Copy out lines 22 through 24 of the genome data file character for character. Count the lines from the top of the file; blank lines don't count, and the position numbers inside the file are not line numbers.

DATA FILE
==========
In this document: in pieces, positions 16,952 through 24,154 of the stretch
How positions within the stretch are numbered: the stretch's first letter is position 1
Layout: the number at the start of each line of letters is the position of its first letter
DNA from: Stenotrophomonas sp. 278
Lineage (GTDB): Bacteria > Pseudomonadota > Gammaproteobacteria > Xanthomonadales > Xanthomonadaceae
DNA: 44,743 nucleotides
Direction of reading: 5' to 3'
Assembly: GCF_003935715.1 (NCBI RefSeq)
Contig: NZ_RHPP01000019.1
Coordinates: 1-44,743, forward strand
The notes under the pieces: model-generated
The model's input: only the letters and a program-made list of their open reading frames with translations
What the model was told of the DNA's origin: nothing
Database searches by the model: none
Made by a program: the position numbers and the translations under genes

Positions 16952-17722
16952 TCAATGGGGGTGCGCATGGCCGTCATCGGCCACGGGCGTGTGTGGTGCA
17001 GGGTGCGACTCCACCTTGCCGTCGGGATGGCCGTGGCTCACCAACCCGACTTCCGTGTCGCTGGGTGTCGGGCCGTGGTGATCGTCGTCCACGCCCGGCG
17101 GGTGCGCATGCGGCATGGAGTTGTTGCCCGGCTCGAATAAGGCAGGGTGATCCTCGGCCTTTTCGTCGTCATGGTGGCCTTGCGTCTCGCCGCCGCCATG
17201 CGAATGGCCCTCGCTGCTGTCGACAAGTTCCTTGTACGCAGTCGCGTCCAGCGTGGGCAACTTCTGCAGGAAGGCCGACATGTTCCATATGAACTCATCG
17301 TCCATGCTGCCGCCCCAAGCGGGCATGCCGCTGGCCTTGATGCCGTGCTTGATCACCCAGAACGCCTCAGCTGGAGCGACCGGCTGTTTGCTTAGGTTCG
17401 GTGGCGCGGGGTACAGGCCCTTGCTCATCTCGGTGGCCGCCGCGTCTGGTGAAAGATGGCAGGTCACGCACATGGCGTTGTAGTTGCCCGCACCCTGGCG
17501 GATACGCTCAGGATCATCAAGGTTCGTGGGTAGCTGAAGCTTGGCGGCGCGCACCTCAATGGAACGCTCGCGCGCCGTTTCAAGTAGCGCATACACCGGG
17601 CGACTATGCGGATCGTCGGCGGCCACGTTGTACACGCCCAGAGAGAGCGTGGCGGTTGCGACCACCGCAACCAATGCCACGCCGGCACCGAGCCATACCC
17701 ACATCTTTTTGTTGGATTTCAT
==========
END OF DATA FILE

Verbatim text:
17401 GTGGCGCGGGGTACAGGCCCTTGCTCATCTCGGTGGCCGCCGCGTCTGGTGAAAGATGGCAGGTCACGCACATGGCGTTGTAGTTGCCCGCACCCTGGCG
17501 GATACGCTCAGGATCATCAAGGTTCGTGGGTAGCTGAAGCTTGGCGGCGCGCACCTCAATGGAACGCTCGCGCGCCGTTTCAAGTAGCGCATACACCGGG
17601 CGACTATGCGGATCGTCGGCGGCCACGTTGTACACGCCCAGAGAGAGCGTGGCGGTTGCGACCACCGCAACCAATGCCACGCCGGCACCGAGCCATACCC